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Title UBuntu and the law : African ideals and postapartheid jurisprudence / edited by Drucilla Cornell and Nyoko Muvangua.

Published New York : Fordham University Press, 2012.


Location Call No. Status
Edition 1st ed.
Physical description 1 online resource (xii, 466 pages).
Series Just Ideas
Just ideas.
Books at JSTOR Evidence Based Acquisitions
Bibliography Includes bibliographical references and index.
Contents UBuntu, restorative justice, and the constitutional court -- uBuntu under the interim constitution: life, death, and uBuntu -- Horizontality, reconciliation, and uBuntu -- Amnesty, reconciliation, and uBuntu -- uBuntu, socioeconomic rights, and personhood -- uBuntu and entitlement -- uBuntu and key aspects of living : customary law -- uBuntu and the right to culture -- Towards the liberation and revitalization of customary law / Albie Sachs -- uBuntu and the law in South Africa / Yvonne Mokgoro -- A call for a nuanced constitutional jurisprudence : South Africa, uBuntu, dignity, and reconciliation / Drucilla Cornell -- Doing things with values : the case of uBuntu / Irma J. Kroeze -- Exploring uBuntu : tentative reflections / Drucilla Cornell and Karin van Marle -- Some thoughts on the uBuntu jurisprudence of the Constitutional Court / Narnia Bohler-Müller -- The reemergence of uBuntu : a critical analysis / Thino Bekker -- African customary law in South Africa : the many faces of Bhe v. Magistrate Khayelitsha / Chuma Himonga.
Summary This is the first comprehensive casebook to address the relationship of ubuntu to law. It also provides the most important critical articles on the use of ubuntu, both by the Constitutional Court and by other levels of the judiciary in South Africa.
Although ubuntu is an ideal or value rooted in South Africa, its purchase as a performative ethic of the human goes beyond its roots in African languages. Indeed, this casebook helps break through some of the stale antinomies in the discussions of cultures and rights, because both the courts and the critical essays discuss ubuntu as not simply an indigenous or even African ideal but as one that in its own terms calls for universal justification. The efforts of the Constitutional Court to take seriously competing ideals of law and justice have led to original ethical reasoning, which has significant implications for post-apartheid constitutionalism and law more generally.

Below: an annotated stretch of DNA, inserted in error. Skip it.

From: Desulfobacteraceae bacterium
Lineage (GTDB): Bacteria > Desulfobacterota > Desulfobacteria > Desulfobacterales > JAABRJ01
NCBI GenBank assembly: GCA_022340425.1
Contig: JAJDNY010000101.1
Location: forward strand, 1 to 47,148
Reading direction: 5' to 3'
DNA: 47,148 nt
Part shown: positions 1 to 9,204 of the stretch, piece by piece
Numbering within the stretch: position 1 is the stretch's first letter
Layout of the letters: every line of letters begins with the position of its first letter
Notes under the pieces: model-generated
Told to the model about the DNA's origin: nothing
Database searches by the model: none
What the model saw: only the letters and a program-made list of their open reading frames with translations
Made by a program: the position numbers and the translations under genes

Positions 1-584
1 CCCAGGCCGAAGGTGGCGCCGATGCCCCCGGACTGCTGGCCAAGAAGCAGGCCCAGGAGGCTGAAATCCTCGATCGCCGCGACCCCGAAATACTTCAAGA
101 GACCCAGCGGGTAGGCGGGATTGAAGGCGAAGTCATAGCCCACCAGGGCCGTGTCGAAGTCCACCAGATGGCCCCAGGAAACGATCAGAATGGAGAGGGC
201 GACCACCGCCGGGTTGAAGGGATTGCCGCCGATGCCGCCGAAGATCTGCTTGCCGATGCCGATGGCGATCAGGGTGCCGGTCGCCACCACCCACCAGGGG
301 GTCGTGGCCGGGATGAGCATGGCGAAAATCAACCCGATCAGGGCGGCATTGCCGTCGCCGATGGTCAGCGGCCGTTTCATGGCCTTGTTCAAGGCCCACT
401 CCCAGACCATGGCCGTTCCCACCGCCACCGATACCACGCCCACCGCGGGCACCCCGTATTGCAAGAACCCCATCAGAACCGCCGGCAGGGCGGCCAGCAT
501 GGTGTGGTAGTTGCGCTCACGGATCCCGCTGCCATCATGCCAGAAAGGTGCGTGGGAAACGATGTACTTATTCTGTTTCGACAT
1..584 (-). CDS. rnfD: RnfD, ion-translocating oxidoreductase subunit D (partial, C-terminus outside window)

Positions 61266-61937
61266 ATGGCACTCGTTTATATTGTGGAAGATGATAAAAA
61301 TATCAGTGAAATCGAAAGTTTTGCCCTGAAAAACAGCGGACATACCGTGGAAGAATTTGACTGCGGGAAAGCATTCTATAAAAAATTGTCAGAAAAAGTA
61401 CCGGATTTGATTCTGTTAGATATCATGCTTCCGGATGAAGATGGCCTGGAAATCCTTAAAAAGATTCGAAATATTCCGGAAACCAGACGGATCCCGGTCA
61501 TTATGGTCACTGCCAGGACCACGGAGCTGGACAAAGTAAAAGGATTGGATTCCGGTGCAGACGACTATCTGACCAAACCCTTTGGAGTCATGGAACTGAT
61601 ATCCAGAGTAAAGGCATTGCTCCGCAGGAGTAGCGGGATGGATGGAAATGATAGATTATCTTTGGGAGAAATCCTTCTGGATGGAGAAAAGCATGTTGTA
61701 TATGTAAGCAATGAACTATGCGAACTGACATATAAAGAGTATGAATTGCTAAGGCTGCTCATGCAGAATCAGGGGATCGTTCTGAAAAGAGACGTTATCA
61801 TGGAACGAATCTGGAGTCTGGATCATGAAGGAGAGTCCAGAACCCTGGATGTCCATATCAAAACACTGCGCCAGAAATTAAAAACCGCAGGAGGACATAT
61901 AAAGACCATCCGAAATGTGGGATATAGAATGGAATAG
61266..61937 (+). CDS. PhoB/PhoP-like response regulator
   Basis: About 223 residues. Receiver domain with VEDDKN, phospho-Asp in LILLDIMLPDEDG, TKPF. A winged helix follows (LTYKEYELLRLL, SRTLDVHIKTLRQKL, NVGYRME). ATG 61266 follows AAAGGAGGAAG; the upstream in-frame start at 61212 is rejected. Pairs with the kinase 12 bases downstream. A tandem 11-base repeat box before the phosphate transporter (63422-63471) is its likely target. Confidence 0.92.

UBuntu, then, as it is addressed as an activist ethic of virtue and then translated into law, helps to expand the thinking of a modern legal system's commitment to universality by deepening discussions of what inclusion and equality actually mean in a postcolonial country. Because ubuntu claims to have universal purchase, its importance as a way of thinking about law and justice is not limited to South Africa but becomes important in any human rights discourse that is not limitedly rooted in Western European ideals. Thus this book will be a crucial resource for anyone who is seriously grappling with human rights, postcolonial constitutionalism, and competing visions of the relations between law and justice. --Book Jacket.
Other author Cornell, Drucilla.
Muvangua, Nyoko.
JSTOR issuing body.
Subject Customary law -- South Africa.
Law -- South Africa -- Philosophy.
Post-apartheid era -- South Africa.
Ubuntu (Philosophy)
Electronic books.
Electronic books.
ISBN 9780823269129 (electronic bk.)
0823269124 (electronic bk.)

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